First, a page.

Inside spring practice: A close look at Wildcat football heading into the fall

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Senior quarterback Skylar Thompson throws the football into the end zone as a lineman attempts to block the pass. The Wildcats beat the Red Raiders 31-21 at Bill Snyder Family Stadium. (Dalton Wainscott | Collegian Media Group).

Offensive coordinator and receivers coach Courtney Messingham and some offensive players provided an update on the growth of Kansas State’s offense — including a preview of some new Wildcats — during Tuesday’s press conference.

Last season, one of K-State’s biggest offensive woes was consistency at the wide receiver position. They simply never really came together, and the passing game suffered due to injuries in the receiver room — and along the line and at quarterback.

“The thing that I think some folks miss is it’s the entire offense,” Messingham said. “A couple of [opportunities] we actually had somebody in the quarterback’s face. … It’s more than just the one individual receiver, it’s the o-line, it’s the quarterback, it’s the wideouts getting open. All of us as a group putting ourselves in a position to make a play.”

The Wildcats likely will not have a stand-out wide receiver once again this season, but the depth at the position could help K-State make some noise in the passing game.

“Been really happy with Keenan Garber,” Messingham said. “Obviously, Malik [Knowles] and a [Phillip] Brooks know so much about our offense now after being here for two seasons. They’ve been easy to coach, and they’ve done a good job trying to help some of the younger guys.”

The two leading receivers for K-State’s already lackluster passing game were a running back and a tight end, one of whom is headed to the NFL Draft and will not return next season.

Luckily, K-State found a transfer tight end to plug that gap in senior Daniel Imatorbhebhe, who has spent time at both Illinois and USC.

“Daniel’s a really good football player. You can tell he’s played a lot of football and has a lot of experience just by the way he runs routes, the way he understands defenses,” sixth-year senior quarterback Skylar Thompson said. “What I really like about Daniel is that he’s really physical with his routes and uses his big frame to get open.”

K-State will also return its most explosive and productive offensive playmaker, sophomore running back Deuce Vaughn. Behind him at running back will be a committee of classmates.

Who has impressed the most in early spring practice? Sophomore Joe Ervin, who opted out last season.

“The first two or three practices before we got pads on, it felt like ‘I don’t know where he’s at.’ But once we got pads on … he’s done a phenomenal job of doing what we saw him do as a true freshman,” Messingham said. “We’re really, really happy with how he’s progressed this spring.”

Thompson will return for a sixth year after losing most of last season due to a season-ending shoulder injury and surgery. He was targeting a June return, but Messingham said that he is taking reps in seven-on-seven drills and throwing to live receivers but is still non-contact.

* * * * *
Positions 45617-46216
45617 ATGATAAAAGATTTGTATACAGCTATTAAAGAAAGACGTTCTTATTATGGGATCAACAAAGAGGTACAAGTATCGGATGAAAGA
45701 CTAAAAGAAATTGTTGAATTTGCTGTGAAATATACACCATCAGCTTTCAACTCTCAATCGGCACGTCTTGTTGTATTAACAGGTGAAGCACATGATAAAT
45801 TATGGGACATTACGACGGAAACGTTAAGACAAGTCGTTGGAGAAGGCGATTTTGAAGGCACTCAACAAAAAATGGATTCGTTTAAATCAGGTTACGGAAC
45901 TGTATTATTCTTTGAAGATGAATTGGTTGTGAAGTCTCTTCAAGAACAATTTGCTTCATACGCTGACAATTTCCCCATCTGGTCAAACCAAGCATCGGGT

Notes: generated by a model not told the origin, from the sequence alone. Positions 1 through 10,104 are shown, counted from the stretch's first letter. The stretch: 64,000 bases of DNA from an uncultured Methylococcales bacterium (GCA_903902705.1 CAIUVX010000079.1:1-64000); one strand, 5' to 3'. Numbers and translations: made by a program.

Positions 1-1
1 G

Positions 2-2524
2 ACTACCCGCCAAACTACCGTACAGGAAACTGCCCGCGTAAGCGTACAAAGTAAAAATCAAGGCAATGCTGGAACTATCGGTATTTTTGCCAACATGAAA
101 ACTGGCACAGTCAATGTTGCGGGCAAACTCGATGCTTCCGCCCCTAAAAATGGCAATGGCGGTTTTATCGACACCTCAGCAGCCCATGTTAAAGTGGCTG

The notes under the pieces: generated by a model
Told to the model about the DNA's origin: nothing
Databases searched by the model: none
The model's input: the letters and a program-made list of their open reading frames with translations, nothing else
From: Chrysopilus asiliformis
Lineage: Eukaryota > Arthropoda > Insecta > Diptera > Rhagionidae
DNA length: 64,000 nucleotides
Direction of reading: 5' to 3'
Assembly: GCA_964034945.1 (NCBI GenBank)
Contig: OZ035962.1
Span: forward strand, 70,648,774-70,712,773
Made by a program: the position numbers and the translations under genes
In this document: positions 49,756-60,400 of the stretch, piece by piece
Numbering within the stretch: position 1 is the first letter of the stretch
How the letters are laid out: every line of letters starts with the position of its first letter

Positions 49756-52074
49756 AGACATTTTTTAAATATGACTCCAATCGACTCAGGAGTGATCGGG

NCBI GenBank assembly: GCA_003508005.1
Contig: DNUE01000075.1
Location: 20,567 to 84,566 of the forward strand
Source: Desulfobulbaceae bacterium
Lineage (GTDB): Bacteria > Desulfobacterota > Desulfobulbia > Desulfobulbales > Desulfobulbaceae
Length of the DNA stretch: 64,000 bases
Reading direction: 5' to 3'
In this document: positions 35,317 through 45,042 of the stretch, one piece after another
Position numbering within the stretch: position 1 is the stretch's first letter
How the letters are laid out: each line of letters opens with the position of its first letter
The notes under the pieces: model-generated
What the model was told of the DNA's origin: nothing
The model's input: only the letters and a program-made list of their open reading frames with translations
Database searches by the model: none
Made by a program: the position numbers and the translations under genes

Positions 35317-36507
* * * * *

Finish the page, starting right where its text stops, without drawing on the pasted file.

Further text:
He is the presumptive starter for the beginning of the season.

“I attacked my rehab every single day,” Thompson said. “I’m going to be positive about this and I’m going to come back better than I was before. That’s been my mindset since the day I got surgery.”

The Wildcats also have promising talent behind Thompson. Sophomore Will Howard was thrown into the fire last season and performed well at times. Messingham is impressed with how he’s grown both mentally and physically this season, especially with his confidence in running the football.

True freshman Jake Rubley is talented, but Messingham said the game has not slowed down for him yet. Sophomore Jaren Lewis also impressed.

“Jaren has the best arm talent on our team, I think anyone in that room will say that,” Thompson said. “He has a natural ability to throw the ball.”

K-State also has a wealth of returning talent along the offensive line. Messingham describes his offense as a “knock your socks off” physical offense and that starts with the trenches.

“Night and day from where it was when we started fall camp last year,” Messingham said. “The biggest reason is because those young men got forced into playing … The growth and mental side of it that we’re seeing out of those guys has really been good. Now they have to get back to where they’re being the most dominant physically that they can be.”

The first game of the year for K-State will be a Labor Day weekend trip to Arlington, Texas, to take on Stanford in AT&T Stadium in the Allstate Kickoff Classic, before finishing out their non-conference schedule with home games against Southern Illinois and Nevada.

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Hi! I'm Nathan Enserro, a graduate student from Olathe, Kansas, working on a Masters in Mass Communication. I graduated in spring 2020 with a Bachelor's of Science in strategic communications from K-State. This is my fourth year covering K-State sports for the Collegian.